It may be professionally necessary to keep in touch

I had to stop by Raj Bhavan!" Dharma Vira had taken over West Bengal’s government.The Jawaharlal Nehru University controversy highlights a clear and present danger of the ruling party and its philosophy being treated as the touchstone of national loyalty. A newspaper house or television company has to honestly decide the extent to which it wishes to be aligned with the ruling party. There’s safety as well as self-respect in distance, but not, of course, for those in the media who yearn for illicit gain. The role of "permanent adversary" is only an unthinking mimicry of what some American theorists preach. As the biggest employer in the country, the government is also the biggest source of patronage. As is well-known, he intervened and persuaded Thimayya to stay on. I would also have had to add that while the phenomenon of "paid news" which troubles my friend, Paranjoy Guha Thakurta, so much is, indeed, deplorable, private business isn’t the only culprit. But unattached scribes who genuinely sympathise with some Bharatiya Janata Party ideals must surely find themselves in a quandary. Individual journalists have no business being aligned to anyone at all save their professional conscience. But I couldn’t. The sanctimonious speeches about press freedom and big business’ corrupting influence reminded me of Singapore’s Lee Kuan Yew declaring that press freedom could not be the answer to problems of public probity because "the media itself is corrupted. He was too sure of his own integrity to worry about influence; but he did worry about receiving viceregal confidences he would be expected to keep. Nothing could have been more unlike a later colleague who strolled in late for a Calcutta party loudly announcing, "Sorry to have kept you waiting, but the old man wanted some advice.

The writer is a senior journalist, columnist and author. Its resources are vast and varied, and it can and does reward obliging media personnel in subtle ways that are beyond the capacity of even the biggest business house.The relationship is demeaning because it can never be equal." I might have been applauded if having said that, I had lashed out at business houses for debauching the media’s virginal purity. The journalists were undoubtedly flaunting their proximity to power, obviously with the politician’s consent. Kaushik Basu, chief economist of the World Bank, recently reminded politicians that it’s in their interest to cultivate journalists who "are usually better at explaining ideas to the laity".Two issues are involved here, one institutional and the other personal. If there is an alignment, it should be a matter of record.Of course, given Indian conditions, no media institution can ever Shower panel factory be completely independent of government. I am told Jawaharlal Nehru looked for Mahesh Chandra, Statesman’s political correspondent, whenever he was setting out from his house. It seeks tangible reward for services rendered. The magic of familiarity with the great is even more potent here. Those two journalists were no exception. That didn’t prevent Mahesh from scooping everyone in 1959 with the news of General Thimayya’s resignation as Army Chief over differences with him. They should be in the parties they identify with. Paradoxically, outright critics like journalists who are committed Communists or dyed-in-the-wool Congressmen should be able to take that in their stride, although some might argue they shouldn’t be in journalism at all.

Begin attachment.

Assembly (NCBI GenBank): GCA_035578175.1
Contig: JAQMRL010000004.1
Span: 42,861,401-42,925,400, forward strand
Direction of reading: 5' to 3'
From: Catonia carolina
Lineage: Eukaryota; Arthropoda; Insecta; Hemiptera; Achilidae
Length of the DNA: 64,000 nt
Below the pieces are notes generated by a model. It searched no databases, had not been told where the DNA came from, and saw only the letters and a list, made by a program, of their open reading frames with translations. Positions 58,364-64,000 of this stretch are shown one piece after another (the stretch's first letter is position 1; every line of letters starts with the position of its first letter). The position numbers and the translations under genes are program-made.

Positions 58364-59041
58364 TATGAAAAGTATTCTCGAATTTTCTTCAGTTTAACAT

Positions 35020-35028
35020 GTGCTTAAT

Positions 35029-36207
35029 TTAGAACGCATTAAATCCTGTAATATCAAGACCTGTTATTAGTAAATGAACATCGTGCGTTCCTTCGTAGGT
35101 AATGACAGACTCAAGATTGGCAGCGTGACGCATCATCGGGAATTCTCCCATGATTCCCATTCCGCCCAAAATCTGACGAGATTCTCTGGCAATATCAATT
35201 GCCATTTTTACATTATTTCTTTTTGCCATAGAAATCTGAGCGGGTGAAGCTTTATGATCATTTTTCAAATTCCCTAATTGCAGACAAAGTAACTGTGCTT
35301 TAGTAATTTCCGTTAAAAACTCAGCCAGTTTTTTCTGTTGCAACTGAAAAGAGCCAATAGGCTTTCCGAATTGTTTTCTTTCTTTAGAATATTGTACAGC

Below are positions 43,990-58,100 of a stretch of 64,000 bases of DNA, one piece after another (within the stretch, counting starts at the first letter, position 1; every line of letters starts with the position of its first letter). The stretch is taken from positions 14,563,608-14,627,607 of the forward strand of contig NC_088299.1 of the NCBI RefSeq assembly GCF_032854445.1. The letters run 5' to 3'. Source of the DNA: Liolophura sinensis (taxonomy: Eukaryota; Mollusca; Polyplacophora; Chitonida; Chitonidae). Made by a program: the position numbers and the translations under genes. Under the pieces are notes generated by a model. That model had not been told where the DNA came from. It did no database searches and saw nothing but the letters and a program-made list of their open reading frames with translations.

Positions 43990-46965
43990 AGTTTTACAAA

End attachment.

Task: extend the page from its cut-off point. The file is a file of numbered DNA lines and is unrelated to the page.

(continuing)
It may be professionally necessary to keep in touch with politicians. With the distinction between government and country increasingly blurred, I hope the allegation doesn’t invite a charge of sedition. I recall a senior member of the present Cabinet ambling on the lawns of a hotel during a private reception with two prominent Delhi journalists flanking him on either side like SPG guards.India wasn’t always like this. How can they express their honest support (if it is honest) without readers jumping to the conclusion they are angling for some prize that is in the government’s gift I am reminded again of the late Nikhil Chakravartty, founder-editor of Mainstream, declining a Padma Shri because accepting an official honour and still claiming to be an independent journalist would be like wearing a chastity belt in a brothel. But ours is also a society on the make. The only exception that can arguably be made is for a handful of commentators who write only opinion pieces, and even they should make their position clear and not pretend their brand of partisanship represents the ultimate in objectivity. Nehru couldn’t have been pleased. It would have been difficult to bring up decorations, diplomatic assignments, Rajya Sabha membership, inclusion in delegations going abroad, nomination to boards of directors and editorships since the principal speaker was an outstanding beneficiary of all the gifts authority can shower on an acquiescent journalist. Ian Stephens, a former editor of Statesman, balked at accepting the viceroy’s invitation to a private chat. Tom Wicker of the New York Times wrote that Henry Kissinger could most easily win over an American journalist by calling him by his first name. Recent reports about the Press Trust of India editorship confirm the government is equally guilty. It was conspicuous even in our durbari culture where sycophants and courtiers always surround people of position. But a dignified working partnership isn’t the same as bedding down.Attending a discussion on media freedom at the India International Centre some years ago, I thought it prudent to slip away when heads began to turn in my direction and my views were sought. The alternative isn’t an untenable adversarial hostility but what Ronald Reagan called the "friction of freedom". It is more mercenary than America’s. The problem here is not with pious principles (that everyone mouths) but with what some media magnates and employees do in practice.